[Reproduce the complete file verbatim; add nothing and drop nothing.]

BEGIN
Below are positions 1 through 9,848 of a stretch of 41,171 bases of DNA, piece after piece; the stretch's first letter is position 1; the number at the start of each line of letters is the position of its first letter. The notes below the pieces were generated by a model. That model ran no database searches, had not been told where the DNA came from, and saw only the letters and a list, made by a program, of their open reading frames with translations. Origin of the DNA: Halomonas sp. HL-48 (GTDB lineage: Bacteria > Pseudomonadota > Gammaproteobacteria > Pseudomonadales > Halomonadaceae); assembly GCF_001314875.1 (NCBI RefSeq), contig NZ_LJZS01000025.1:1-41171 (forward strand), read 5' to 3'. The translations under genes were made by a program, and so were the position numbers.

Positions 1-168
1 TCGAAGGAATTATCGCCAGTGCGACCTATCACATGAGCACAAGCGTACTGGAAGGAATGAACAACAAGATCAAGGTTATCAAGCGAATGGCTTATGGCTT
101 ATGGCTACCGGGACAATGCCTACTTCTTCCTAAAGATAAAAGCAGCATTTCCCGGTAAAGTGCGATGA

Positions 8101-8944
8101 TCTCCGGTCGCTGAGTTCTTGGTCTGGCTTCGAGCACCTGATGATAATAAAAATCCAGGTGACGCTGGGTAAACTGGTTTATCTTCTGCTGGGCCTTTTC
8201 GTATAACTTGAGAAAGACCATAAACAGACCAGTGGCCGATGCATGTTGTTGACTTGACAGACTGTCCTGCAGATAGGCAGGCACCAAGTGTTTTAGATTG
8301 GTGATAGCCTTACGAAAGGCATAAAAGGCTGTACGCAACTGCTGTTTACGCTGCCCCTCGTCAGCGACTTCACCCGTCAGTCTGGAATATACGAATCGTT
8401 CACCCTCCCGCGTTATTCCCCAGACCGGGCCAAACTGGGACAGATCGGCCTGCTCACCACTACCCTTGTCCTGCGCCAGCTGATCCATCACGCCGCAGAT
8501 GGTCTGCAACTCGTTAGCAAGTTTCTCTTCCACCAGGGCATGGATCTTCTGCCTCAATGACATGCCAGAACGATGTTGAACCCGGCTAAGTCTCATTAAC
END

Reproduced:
Below are positions 1 through 9,848 of a stretch of 41,171 bases of DNA, piece after piece; the stretch's first letter is position 1; the number at the start of each line of letters is the position of its first letter. The notes below the pieces were generated by a model. That model ran no database searches, had not been told where the DNA came from, and saw only the letters and a list, made by a program, of their open reading frames with translations. Origin of the DNA: Halomonas sp. HL-48 (GTDB lineage: Bacteria > Pseudomonadota > Gammaproteobacteria > Pseudomonadales > Halomonadaceae); assembly GCF_001314875.1 (NCBI RefSeq), contig NZ_LJZS01000025.1:1-41171 (forward strand), read 5' to 3'. The translations under genes were made by a program, and so were the position numbers.

Positions 1-168
1 TCGAAGGAATTATCGCCAGTGCGACCTATCACATGAGCACAAGCGTACTGGAAGGAATGAACAACAAGATCAAGGTTATCAAGCGAATGGCTTATGGCTT
101 ATGGCTACCGGGACAATGCCTACTTCTTCCTAAAGATAAAAGCAGCATTTCCCGGTAAAGTGCGATGA

Positions 8101-8944
8101 TCTCCGGTCGCTGAGTTCTTGGTCTGGCTTCGAGCACCTGATGATAATAAAAATCCAGGTGACGCTGGGTAAACTGGTTTATCTTCTGCTGGGCCTTTTC
8201 GTATAACTTGAGAAAGACCATAAACAGACCAGTGGCCGATGCATGTTGTTGACTTGACAGACTGTCCTGCAGATAGGCAGGCACCAAGTGTTTTAGATTG
8301 GTGATAGCCTTACGAAAGGCATAAAAGGCTGTACGCAACTGCTGTTTACGCTGCCCCTCGTCAGCGACTTCACCCGTCAGTCTGGAATATACGAATCGTT
8401 CACCCTCCCGCGTTATTCCCCAGACCGGGCCAAACTGGGACAGATCGGCCTGCTCACCACTACCCTTGTCCTGCGCCAGCTGATCCATCACGCCGCAGAT
8501 GGTCTGCAACTCGTTAGCAAGTTTCTCTTCCACCAGGGCATGGATCTTCTGCCTCAATGACATGCCAGAACGATGTTGAACCCGGCTAAGTCTCATTAAC